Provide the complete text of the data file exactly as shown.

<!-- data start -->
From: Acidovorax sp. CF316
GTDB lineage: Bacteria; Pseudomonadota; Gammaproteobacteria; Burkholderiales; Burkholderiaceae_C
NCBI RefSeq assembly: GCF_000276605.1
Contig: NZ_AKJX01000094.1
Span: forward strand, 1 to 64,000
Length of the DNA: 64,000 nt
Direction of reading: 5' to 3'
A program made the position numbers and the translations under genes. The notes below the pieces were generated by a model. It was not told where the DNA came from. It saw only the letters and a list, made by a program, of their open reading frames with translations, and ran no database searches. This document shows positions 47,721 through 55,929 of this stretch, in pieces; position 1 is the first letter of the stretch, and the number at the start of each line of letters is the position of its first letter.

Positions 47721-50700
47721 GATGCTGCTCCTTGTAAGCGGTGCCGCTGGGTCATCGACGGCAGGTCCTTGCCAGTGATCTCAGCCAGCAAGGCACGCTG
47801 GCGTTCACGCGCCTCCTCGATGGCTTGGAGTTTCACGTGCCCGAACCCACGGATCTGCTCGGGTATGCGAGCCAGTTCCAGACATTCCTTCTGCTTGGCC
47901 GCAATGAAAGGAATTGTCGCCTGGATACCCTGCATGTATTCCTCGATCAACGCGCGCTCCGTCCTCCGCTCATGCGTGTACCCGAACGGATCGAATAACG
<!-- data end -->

From: Acidovorax sp. CF316
GTDB lineage: Bacteria; Pseudomonadota; Gammaproteobacteria; Burkholderiales; Burkholderiaceae_C
NCBI RefSeq assembly: GCF_000276605.1
Contig: NZ_AKJX01000094.1
Span: forward strand, 1 to 64,000
Length of the DNA: 64,000 nt
Direction of reading: 5' to 3'
A program made the position numbers and the translations under genes. The notes below the pieces were generated by a model. It was not told where the DNA came from. It saw only the letters and a list, made by a program, of their open reading frames with translations, and ran no database searches. This document shows positions 47,721 through 55,929 of this stretch, in pieces; position 1 is the first letter of the stretch, and the number at the start of each line of letters is the position of its first letter.

Positions 47721-50700
47721 GATGCTGCTCCTTGTAAGCGGTGCCGCTGGGTCATCGACGGCAGGTCCTTGCCAGTGATCTCAGCCAGCAAGGCACGCTG
47801 GCGTTCACGCGCCTCCTCGATGGCTTGGAGTTTCACGTGCCCGAACCCACGGATCTGCTCGGGTATGCGAGCCAGTTCCAGACATTCCTTCTGCTTGGCC
47901 GCAATGAAAGGAATTGTCGCCTGGATACCCTGCATGTATTCCTCGATCAACGCGCGCTCCGTCCTCCGCTCATGCGTGTACCCGAACGGATCGAATAACG